“It was very strict and if you passed everything you went in for your two-hour formal interview,” Bobbi remembers. She interviewed with the gentleman that first handed her his business card at the Eden Roc and, after the interview, he offered Bobbi a position at the Contemporary Hotel. That was on September 27, 1971 and the Contemporary was still in the final stages of construction. Excited about the job but still reluctant to accept, she phoned her father in Philadelphia to ask his opinion. He recommended that she take the job at Disney for a year and then pursue her desire to fly the friendly skies.
As construction workers plied their talents to complete the entire Walt Disney World Resort in time for opening day, Bobbi and her other Contemporary Hotel cast-mates had to train at the Hilton Hotel on International Drive.
She was one of three-thousand Cast Members hired for opening day in 1971. Today only 80 of those opening day Cast Members are still on the job at Walt Disney World.
Her career at Disney has come full-circle in her 45-year tenure at Disney World. First hired as a cocktail waitress at the Contemporary, she later moved to Downtown Disney (now Disney Springs) where she waited on guests at Cap'N Jack's Restaurant and has book-ended her tenure back at the Contemporary at Chef Mickey's.
During that time, she has waited on the famous and not so famous and has enjoyed meeting and maintaining friendships with many of her guests over the years. Besides the Roy Disney incident, she vividly recalls an opening gala where hundreds of invited guests from the worlds of government, business and entertainment attended and she says she had the best table in the room. “I was in heaven,” as Bobbi remembers actors Jimmy Stewart, Fred MacMurry and Walter Brennan were seated at her station along with actress Agnes Moorehead.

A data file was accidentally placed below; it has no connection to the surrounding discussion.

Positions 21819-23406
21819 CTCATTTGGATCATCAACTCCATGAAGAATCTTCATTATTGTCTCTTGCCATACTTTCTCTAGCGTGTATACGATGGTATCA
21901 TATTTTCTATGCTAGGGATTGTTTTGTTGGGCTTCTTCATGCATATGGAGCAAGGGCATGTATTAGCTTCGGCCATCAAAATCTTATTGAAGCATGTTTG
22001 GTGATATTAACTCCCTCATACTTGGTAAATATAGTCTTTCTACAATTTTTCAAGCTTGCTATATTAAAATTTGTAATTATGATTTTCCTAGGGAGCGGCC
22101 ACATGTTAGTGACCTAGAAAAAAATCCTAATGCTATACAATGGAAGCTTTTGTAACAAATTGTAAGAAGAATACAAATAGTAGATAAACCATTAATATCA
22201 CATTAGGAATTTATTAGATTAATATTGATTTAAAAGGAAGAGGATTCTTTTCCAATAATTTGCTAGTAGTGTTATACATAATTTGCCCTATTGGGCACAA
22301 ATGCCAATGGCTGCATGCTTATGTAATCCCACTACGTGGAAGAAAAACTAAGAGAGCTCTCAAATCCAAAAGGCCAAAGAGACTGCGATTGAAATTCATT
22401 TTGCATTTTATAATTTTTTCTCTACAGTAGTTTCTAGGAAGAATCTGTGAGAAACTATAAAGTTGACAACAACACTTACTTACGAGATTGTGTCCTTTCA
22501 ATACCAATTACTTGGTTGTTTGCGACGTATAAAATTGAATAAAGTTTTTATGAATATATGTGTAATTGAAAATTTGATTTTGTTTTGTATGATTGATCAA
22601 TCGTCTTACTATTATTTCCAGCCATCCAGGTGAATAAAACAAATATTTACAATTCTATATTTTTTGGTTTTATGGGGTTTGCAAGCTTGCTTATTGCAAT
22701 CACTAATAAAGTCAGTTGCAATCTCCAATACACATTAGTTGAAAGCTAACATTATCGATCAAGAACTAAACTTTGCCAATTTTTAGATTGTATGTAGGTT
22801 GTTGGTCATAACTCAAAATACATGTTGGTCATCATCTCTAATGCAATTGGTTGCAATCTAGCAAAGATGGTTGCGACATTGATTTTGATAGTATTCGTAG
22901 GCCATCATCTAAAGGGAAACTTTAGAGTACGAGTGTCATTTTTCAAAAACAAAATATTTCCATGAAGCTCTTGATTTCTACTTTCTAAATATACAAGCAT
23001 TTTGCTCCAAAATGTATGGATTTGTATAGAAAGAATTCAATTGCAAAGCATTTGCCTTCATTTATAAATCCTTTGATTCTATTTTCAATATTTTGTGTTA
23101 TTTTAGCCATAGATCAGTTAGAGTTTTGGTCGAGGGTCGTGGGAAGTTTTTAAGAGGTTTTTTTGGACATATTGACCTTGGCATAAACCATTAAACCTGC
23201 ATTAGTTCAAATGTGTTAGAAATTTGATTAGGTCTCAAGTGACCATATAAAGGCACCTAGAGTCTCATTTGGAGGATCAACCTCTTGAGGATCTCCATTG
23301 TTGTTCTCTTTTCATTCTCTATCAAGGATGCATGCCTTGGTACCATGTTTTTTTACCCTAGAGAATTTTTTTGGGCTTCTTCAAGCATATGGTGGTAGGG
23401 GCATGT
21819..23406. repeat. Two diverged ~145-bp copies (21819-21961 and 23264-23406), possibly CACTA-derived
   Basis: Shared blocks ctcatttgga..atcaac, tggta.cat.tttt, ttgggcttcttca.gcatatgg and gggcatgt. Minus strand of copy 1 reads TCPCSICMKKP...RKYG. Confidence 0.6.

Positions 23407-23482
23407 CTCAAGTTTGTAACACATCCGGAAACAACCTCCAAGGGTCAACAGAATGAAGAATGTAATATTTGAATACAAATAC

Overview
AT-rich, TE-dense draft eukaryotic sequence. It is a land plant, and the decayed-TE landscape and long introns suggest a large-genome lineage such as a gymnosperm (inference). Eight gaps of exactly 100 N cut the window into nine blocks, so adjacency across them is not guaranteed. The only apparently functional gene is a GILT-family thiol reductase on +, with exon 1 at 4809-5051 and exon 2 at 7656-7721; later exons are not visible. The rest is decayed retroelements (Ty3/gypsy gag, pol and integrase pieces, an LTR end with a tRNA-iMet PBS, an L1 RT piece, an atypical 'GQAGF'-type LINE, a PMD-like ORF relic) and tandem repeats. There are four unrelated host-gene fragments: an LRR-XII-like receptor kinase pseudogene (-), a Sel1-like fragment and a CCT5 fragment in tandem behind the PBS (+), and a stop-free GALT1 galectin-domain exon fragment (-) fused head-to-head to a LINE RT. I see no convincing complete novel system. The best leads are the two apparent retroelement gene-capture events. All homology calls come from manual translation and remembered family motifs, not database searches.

“Stewart asked for a bottle of ketchup,” Bobbi says adding that he did not want it in a special cruet. “I just like the bottle of ketchup,” Ferrilli recalls the actor telling her “because I like to pop it from the back because I like ketchup on my steak,” which along with lobster was the entree' of the evening.
Leading up to the October 1st anniversary, it was an action-packed week for Bobbi and the other Disney Cast Members celebrating 45 years at the Magic Kingdom. Bobbi and a co-worker at Chef Mickey's at the Contemporary were surprised by fellow Cast Members last Tuesday for their tenure followed by a special breakfast and photo shoot at Cinderella Castle on Wednesday and a special presentation at the California Grill atop the Contemporary on Thursday.
As pixie dust sprinkles the 45th anniversary celebration of the Magic Kingdom at the Walt Disney World Resort in Central Florida, everyone will likely reflect on their fondest memory. For Bobbi Ferrilli, she has had her full share of remembrances, but concedes she will not make it to her 50th anniversary. All those years on her feet waiting on guests have taken their toll on her. She is scheduled to have foot surgery in December and then is expected to retire next year. But she is not walking away sad but rather thankful for what she calls “an incredible journey.”
“Everyone has been wonderful to me and they've always treated me with respect. I have enjoyed the guests. I've made friends throughout the world and the country. It has been a great, great experience for me.” Bobbi looks forward to enjoying her retirement and reflecting on her time at the “Most Magical Place on Earth.”